While New Jersey had an average 37 percent below the ALICE threshold, conditions varied widely across the counties, ranging from a low of 24 percent in Hunterdon to a high of 59 percent in Cumberland County either living in poverty or ALICE.
New Jersey ranks third among the states when it comes to how easy it makes it for companies to buy renewable energy. The Corporate Clean Energy Index, devised by Greentech Media, a renewable energy website and consultancy, looks at 15 indicators of how companies can procure renewable energies, such as solar or wind.
New Jersey’s strength is in the fact that companies here can easily build onsite solar capacity. Indeed, the state is second in the country for corporate onsite solar, trailing only California. And on a weighted basis – the percentage of renewable energies a state generates – New Jersey far outpaces the Golden State.
Iowa and Illinois are first and second in overall ranking. New Jersey ranks just ahead of California and Texas.
New Jersey needs to add 120,000 jobs a year over the next three years just to get back to pre-recession levels and to keep up with population growth. This is according to New Jersey Policy Perspective, a liberal-leaning think tank. In fact, New Jersey had 1,800 fewer jobs in November 2016 than it did at the start of the Great Recession in December 2007.
The number of jobs added in the Garden State during the past 12 months came nowhere near 120,000, with only 21,400 being created. Amplifying concerns about the state’s economic well-being is that its rate of job growth since December 2007 measures -0.04 percent. The corresponding national rate is 4.9 percent and the rate for the northeast region is 3.8 percent.
New Jersey residents can stand a bit taller on next Monday’s Martin Luther King Jr. Day: The state was ranked No. 2 for racial progress in a survey recently completed by WalletHub, the personal finances website. The assessment measured the shrinking gap between blacks and whites over time, using the earliest and most recent data available.
Besides finishing second overall (Georgia took the top spot), New Jersey was ranked fourth both in employment and wealth and for education and civic engagement. The state came in 19th for health. New York was ranked 11th; Pennsylvania, 28th.
Gov. Chris Christie signed a bill yesterday adding 20 Superior Court judges to the state’s judicial roster, bringing the total for that court to 463.
At the moment, 417 judgeships are filled, and 12 new judicial appointees have just been advanced by the Senate Judiciary Committee. If they are approved by the full Senate, that would leave 34 vacant positions (including the 20 just added by the governor).
The full complement of judges is likely to be needed ASAP.
Under changes first authorized in a 2014 law, bail is now determined using risk assessment to prevent lengthy jail terms for nonviolent criminals who can’t post bail. Hearings must also be held within 48 hours to go over the results of a six-point assessment system. A constitutional amendment that was approved by voters in 2014 also allows judges to deny pretrial bail to prisoners accused of serious crimes or considered to be flight risks.
Christie highlighted those changes during the bill-signing ceremony in Trenton, saying Supreme Court Chief Justice Stuart Rabner, who also attended the event, would determine where the new justices will be assigned based on caseloads.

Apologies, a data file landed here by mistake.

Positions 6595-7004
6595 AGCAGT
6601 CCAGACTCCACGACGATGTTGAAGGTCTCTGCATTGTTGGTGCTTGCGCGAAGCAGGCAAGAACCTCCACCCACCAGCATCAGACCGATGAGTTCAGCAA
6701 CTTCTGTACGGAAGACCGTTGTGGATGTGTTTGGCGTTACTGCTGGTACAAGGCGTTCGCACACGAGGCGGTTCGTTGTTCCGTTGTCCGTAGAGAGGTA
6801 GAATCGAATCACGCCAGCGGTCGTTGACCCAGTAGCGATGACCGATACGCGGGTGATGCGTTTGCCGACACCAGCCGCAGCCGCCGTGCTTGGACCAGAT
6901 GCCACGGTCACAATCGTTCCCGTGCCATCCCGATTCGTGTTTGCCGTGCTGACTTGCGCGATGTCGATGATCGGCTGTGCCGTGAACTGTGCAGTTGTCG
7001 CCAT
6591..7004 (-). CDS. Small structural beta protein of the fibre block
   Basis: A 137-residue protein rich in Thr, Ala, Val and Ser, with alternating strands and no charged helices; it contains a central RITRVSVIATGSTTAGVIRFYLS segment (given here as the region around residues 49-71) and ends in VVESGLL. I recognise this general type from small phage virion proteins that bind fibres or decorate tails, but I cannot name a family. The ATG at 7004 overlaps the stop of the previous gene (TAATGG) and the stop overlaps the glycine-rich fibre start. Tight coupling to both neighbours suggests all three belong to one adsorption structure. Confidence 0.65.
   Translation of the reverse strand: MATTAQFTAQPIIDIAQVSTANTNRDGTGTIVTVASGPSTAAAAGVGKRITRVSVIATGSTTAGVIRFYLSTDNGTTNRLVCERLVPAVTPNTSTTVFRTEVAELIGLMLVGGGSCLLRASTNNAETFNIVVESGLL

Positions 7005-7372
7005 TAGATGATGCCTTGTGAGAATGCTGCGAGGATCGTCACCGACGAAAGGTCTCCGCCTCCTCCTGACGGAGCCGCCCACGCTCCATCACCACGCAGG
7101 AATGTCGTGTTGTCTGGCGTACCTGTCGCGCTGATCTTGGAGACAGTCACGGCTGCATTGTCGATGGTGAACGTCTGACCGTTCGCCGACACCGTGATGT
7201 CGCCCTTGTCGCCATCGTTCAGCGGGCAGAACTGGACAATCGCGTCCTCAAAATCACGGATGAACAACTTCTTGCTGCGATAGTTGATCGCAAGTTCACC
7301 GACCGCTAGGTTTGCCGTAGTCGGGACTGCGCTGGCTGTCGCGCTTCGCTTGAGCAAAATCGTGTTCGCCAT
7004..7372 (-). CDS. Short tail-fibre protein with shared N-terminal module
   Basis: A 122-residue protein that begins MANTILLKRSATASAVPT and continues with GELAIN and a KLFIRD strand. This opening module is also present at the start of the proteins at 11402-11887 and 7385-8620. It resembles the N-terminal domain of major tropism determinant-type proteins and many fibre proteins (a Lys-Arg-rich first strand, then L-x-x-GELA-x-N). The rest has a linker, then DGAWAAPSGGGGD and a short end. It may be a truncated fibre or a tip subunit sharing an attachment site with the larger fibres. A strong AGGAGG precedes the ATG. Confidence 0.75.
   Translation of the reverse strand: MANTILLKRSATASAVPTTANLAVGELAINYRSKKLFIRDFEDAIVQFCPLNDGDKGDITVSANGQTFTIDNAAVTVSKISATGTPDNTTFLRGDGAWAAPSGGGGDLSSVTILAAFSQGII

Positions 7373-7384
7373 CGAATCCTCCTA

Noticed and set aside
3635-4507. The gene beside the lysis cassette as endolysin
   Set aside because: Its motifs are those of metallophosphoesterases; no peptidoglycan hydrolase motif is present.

“We want the chief justice to decide where these judges should go, not politics,” Christie said. The additional judges will come with a $9.3 million price tag in fiscal 2018, which begins on July 1, the governor said.
The governor credited Senate President Stephen Sweeney (D-Gloucester) and other lawmakers from both parties for working together to address judicial vacancies that had disrupted work at some courthouses in recent years. The bill boosting the judicial roster was introduced on December 12 and it cleared both houses a week later.
“This isn’t about politics, it’s about people,” Sweeney said.
Sometimes it seems as if everyone in New Jersey has something to say about high property taxes, but no one knows what to do about them. Courage to Connect NJ (CtoCNJ) wants to set that situation right: It’s offering five grants of $1,000 each for out-of-the-box ideas about how to take a bite out of property taxes. Appropriately enough, the deadline to apply for a grant is April 15, 2017.
A nonprofit, nonpartisan organization whose purpose is to educate the public about ways to create more effective and efficient local government, Courage to Connect NJ, which was founded in 2009, supports fire districts, school districts, and county and municipal governments to find more efficient ways to deliver services to residents.
CtoCNJ’s founding Executive Director Gina Genovese said that she was inspired to go forward with this effort in response to dozens of comments reported to her organization in the past year that convey desperation about property taxes.
Individuals and groups are encouraged to apply for a grant.
Being rated No. 1 isn’t always a good thing. That’s definitely true of United Van Lines 40th Annual National Movers Study, which awards New Jersey the top spot when it comes to people moving out of state. In 2016, according to the survey, 63 percent more folks moved out of state than moved in. Nearly 40 percent of those outbound cited employment as their reason; 31 percent said retirement; 20 percent said family; and 18 percent said lifestyle. Nearly half (45.03 percent) of those on the way out earned $150,000 or more a year.
United has tracked migration patterns annually on a state-by-state basis since 1977. For 2016, the study is based on household moves handled by United within the 48 contiguous states and Washington, D.C.